Infectious disease experts knew this year might be an outlier. Covid-19 has been the biggest disruption to the normal cycle of disease in a century, and we know from prior experience that major pandemics can be followed by a year or two of chaotic viral behavior before settling into a more normal pattern. It happened with both the 1918 flu and the 2009 H1N1 pandemic.
For RSV and influenza, the past two years have been aberrations; it is reasonable to expect more normal patterns will resume in the future as immunity builds back up. (Still, every cold-and-flu season will be different — variation from season to season is a constant.)
“My guess is that this is entirely temporary and things will settle down into more routine patterns in coming seasons as typical population immunity gets back on track,” said Richard Webby, an infectious disease researcher at St. Jude Children’s Research Hospital.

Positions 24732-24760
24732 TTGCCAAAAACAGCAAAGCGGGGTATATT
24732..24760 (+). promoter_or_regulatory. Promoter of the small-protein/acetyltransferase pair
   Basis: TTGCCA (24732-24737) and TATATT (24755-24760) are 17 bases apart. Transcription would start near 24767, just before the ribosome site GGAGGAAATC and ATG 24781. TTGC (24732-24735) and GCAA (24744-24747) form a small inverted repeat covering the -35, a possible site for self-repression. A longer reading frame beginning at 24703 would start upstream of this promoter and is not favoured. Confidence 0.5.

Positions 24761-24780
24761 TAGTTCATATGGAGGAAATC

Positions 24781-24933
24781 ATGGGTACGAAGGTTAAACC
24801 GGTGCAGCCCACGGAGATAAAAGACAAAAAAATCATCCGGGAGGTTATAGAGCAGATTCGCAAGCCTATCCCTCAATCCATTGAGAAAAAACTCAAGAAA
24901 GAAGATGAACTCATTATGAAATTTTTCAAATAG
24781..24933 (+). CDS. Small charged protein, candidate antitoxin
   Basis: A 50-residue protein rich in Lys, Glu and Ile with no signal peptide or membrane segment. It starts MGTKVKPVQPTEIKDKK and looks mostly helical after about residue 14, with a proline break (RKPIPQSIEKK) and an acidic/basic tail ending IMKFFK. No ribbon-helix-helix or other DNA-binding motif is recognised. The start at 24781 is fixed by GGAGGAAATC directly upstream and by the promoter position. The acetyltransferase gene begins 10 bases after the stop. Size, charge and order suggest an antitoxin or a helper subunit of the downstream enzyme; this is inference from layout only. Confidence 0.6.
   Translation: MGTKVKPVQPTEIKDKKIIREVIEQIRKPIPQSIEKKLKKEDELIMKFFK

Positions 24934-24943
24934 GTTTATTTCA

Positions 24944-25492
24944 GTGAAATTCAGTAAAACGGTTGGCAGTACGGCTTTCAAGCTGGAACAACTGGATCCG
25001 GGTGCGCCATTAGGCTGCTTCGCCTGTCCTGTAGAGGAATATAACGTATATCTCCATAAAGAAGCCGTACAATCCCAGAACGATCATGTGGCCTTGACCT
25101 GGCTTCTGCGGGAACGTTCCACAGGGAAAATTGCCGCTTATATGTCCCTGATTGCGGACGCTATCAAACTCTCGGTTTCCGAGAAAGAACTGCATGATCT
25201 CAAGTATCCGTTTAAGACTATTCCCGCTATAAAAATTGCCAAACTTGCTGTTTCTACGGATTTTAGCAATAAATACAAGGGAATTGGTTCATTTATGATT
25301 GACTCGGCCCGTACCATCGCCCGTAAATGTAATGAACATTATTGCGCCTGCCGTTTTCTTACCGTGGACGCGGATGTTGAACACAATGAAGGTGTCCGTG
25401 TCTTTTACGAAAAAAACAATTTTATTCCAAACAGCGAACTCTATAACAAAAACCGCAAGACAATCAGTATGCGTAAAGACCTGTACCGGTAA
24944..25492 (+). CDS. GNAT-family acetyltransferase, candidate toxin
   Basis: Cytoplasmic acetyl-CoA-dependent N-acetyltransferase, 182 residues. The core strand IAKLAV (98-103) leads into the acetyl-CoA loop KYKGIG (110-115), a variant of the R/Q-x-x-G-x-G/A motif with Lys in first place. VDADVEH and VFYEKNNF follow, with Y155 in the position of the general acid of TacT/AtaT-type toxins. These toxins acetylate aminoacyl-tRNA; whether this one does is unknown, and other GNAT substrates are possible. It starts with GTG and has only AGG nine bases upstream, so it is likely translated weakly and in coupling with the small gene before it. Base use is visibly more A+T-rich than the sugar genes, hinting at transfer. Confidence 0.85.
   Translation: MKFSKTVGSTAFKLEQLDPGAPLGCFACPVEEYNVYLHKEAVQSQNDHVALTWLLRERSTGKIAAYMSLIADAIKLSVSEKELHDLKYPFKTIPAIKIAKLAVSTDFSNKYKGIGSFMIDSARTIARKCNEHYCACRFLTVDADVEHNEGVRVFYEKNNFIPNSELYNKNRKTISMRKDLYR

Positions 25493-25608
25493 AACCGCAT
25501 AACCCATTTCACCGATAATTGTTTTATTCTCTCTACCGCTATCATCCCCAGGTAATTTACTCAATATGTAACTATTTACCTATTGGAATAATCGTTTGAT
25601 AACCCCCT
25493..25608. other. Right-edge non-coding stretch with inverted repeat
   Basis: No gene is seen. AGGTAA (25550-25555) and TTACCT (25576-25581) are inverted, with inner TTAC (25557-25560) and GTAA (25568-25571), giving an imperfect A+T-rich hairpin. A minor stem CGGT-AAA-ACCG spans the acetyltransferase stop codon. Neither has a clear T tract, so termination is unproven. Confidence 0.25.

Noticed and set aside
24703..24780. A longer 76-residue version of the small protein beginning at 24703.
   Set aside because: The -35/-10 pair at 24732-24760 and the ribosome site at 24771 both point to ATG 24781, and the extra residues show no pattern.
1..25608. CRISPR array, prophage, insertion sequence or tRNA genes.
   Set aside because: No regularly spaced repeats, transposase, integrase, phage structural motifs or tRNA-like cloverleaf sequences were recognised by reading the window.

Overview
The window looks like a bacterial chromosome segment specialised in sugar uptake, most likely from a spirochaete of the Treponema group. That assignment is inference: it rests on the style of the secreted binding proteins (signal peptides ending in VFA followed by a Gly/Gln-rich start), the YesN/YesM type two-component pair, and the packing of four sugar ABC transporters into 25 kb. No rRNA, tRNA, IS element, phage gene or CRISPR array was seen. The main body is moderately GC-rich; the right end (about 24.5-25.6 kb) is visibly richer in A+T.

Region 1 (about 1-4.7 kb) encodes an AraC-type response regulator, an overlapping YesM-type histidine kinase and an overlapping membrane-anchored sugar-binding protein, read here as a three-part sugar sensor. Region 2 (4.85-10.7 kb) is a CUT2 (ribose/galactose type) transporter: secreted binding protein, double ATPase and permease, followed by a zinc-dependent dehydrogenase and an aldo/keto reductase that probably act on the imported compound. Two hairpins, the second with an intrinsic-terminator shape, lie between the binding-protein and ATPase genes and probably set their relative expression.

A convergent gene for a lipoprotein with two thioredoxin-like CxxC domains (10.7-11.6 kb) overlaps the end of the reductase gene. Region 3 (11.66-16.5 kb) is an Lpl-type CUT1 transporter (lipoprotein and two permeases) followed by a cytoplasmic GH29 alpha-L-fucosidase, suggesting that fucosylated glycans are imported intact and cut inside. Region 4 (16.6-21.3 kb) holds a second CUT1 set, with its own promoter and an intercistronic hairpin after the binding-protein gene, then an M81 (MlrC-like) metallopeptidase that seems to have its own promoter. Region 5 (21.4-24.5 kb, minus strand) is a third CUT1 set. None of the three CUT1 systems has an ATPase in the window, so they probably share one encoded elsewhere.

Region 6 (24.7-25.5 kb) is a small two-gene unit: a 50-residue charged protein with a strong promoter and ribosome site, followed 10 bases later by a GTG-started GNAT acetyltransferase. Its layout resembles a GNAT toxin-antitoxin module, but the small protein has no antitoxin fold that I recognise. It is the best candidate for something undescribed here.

Covid-19 is trickier to project, given its continuing evolution toward more transmissibility. So far, the protection from prior infection and vaccines seems to be effective for most people, at least in preventing them from ending up in the hospital. But it also continues to pose a threat to the unvaccinated, the elderly, and the immunocompromised — and yearly surges when the conditions are more favorable for viral spread (i.e., the winter) are to be expected.
“I would expect RSV and flu to be more like normal next year,” Bill Hanage, a Harvard University epidemiologist, told me. “Covid, it remains to be seen, but a peak in early January 2024 is almost certain.”
Experts also advised caution, as Covid is a virus we simply do not have the same familiarity with as, say, the flu virus, and it is still reaching some parts of the world (most importantly China) for the first time. Normal life in the United States may be moving on, but the pandemic’s story isn’t over yet.
“Are we past the worst? Probably,” Celentano said. “But I am not a betting man!”